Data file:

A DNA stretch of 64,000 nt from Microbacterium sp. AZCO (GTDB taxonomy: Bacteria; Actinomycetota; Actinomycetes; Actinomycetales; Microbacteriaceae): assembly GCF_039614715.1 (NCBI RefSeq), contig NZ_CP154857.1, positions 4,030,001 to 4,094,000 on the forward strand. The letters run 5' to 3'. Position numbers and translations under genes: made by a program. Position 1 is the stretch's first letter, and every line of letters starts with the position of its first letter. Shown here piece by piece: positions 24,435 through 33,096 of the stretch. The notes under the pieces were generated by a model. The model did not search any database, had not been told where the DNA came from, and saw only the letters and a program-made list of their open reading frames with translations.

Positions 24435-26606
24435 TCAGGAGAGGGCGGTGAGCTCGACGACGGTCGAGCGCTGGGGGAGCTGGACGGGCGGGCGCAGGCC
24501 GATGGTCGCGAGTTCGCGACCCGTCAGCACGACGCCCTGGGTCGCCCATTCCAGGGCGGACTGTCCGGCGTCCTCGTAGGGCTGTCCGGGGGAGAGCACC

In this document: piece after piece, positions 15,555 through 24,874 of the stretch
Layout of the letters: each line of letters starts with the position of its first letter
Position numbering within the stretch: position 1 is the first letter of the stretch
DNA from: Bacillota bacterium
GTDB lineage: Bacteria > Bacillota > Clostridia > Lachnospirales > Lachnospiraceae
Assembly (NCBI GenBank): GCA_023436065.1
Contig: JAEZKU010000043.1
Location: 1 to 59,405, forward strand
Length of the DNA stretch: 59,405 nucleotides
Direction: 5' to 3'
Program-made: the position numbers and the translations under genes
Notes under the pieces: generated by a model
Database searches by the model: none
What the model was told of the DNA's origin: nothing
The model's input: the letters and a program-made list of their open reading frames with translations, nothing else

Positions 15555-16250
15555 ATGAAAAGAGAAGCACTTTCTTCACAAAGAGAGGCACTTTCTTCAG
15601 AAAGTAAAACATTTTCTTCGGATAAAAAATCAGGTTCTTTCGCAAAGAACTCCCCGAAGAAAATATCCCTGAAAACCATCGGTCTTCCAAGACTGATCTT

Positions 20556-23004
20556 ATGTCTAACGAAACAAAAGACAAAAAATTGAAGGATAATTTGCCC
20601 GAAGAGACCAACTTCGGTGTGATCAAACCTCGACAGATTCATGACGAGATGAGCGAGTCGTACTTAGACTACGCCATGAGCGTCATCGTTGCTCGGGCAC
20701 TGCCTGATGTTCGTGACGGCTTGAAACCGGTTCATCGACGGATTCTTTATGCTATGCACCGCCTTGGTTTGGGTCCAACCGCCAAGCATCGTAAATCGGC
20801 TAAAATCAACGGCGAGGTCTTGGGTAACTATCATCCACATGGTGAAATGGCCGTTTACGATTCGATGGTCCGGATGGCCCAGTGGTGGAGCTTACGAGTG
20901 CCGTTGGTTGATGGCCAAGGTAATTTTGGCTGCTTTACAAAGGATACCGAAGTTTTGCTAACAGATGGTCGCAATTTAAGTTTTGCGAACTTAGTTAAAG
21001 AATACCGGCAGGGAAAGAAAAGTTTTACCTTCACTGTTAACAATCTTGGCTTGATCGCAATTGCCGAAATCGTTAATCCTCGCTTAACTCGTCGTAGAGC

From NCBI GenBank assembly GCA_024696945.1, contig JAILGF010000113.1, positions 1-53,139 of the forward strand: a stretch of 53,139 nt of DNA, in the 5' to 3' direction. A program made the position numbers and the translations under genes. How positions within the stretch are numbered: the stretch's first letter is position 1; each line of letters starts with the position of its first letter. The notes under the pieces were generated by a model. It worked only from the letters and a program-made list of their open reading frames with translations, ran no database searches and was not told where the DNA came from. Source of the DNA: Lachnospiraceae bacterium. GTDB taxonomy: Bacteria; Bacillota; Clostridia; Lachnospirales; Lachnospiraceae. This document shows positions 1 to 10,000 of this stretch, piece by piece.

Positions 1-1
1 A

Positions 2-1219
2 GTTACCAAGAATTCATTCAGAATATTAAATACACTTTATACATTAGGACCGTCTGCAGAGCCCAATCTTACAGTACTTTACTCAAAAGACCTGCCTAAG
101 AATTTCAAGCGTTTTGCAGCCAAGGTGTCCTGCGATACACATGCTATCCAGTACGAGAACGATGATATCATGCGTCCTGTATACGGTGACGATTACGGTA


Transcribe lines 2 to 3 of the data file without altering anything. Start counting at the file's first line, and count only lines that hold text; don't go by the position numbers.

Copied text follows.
Positions 24435-26606
24435 TCAGGAGAGGGCGGTGAGCTCGACGACGGTCGAGCGCTGGGGGAGCTGGACGGGCGGGCGCAGGCC